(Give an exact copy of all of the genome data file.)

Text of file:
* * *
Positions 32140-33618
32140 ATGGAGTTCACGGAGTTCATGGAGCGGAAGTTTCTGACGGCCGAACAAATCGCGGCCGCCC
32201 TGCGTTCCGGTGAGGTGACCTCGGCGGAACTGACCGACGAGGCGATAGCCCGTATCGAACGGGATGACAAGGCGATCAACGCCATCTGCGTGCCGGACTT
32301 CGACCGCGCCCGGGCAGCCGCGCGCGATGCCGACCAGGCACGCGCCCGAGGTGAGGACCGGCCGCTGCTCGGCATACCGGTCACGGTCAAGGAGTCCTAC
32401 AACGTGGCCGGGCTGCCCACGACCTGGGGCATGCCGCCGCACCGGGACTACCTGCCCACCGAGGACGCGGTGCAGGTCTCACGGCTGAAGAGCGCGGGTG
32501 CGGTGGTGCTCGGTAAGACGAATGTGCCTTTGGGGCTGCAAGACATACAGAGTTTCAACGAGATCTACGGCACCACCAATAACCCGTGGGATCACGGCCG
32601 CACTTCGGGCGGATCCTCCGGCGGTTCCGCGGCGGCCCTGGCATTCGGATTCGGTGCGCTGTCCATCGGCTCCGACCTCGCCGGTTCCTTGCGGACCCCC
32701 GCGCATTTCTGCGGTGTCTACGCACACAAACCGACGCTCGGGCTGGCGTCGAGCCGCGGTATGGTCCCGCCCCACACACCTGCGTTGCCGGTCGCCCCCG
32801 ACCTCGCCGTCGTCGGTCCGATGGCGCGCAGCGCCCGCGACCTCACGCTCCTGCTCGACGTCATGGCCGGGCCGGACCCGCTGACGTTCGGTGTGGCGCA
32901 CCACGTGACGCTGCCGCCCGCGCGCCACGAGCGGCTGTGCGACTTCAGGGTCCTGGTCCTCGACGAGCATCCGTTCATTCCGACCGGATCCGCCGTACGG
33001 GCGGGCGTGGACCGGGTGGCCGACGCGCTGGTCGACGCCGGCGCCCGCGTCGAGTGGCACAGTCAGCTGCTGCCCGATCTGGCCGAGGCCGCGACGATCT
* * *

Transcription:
Positions 32140-33618
32140 ATGGAGTTCACGGAGTTCATGGAGCGGAAGTTTCTGACGGCCGAACAAATCGCGGCCGCCC
32201 TGCGTTCCGGTGAGGTGACCTCGGCGGAACTGACCGACGAGGCGATAGCCCGTATCGAACGGGATGACAAGGCGATCAACGCCATCTGCGTGCCGGACTT
32301 CGACCGCGCCCGGGCAGCCGCGCGCGATGCCGACCAGGCACGCGCCCGAGGTGAGGACCGGCCGCTGCTCGGCATACCGGTCACGGTCAAGGAGTCCTAC
32401 AACGTGGCCGGGCTGCCCACGACCTGGGGCATGCCGCCGCACCGGGACTACCTGCCCACCGAGGACGCGGTGCAGGTCTCACGGCTGAAGAGCGCGGGTG
32501 CGGTGGTGCTCGGTAAGACGAATGTGCCTTTGGGGCTGCAAGACATACAGAGTTTCAACGAGATCTACGGCACCACCAATAACCCGTGGGATCACGGCCG
32601 CACTTCGGGCGGATCCTCCGGCGGTTCCGCGGCGGCCCTGGCATTCGGATTCGGTGCGCTGTCCATCGGCTCCGACCTCGCCGGTTCCTTGCGGACCCCC
32701 GCGCATTTCTGCGGTGTCTACGCACACAAACCGACGCTCGGGCTGGCGTCGAGCCGCGGTATGGTCCCGCCCCACACACCTGCGTTGCCGGTCGCCCCCG
32801 ACCTCGCCGTCGTCGGTCCGATGGCGCGCAGCGCCCGCGACCTCACGCTCCTGCTCGACGTCATGGCCGGGCCGGACCCGCTGACGTTCGGTGTGGCGCA
32901 CCACGTGACGCTGCCGCCCGCGCGCCACGAGCGGCTGTGCGACTTCAGGGTCCTGGTCCTCGACGAGCATCCGTTCATTCCGACCGGATCCGCCGTACGG
33001 GCGGGCGTGGACCGGGTGGCCGACGCGCTGGTCGACGCCGGCGCCCGCGTCGAGTGGCACAGTCAGCTGCTGCCCGATCTGGCCGAGGCCGCGACGATCT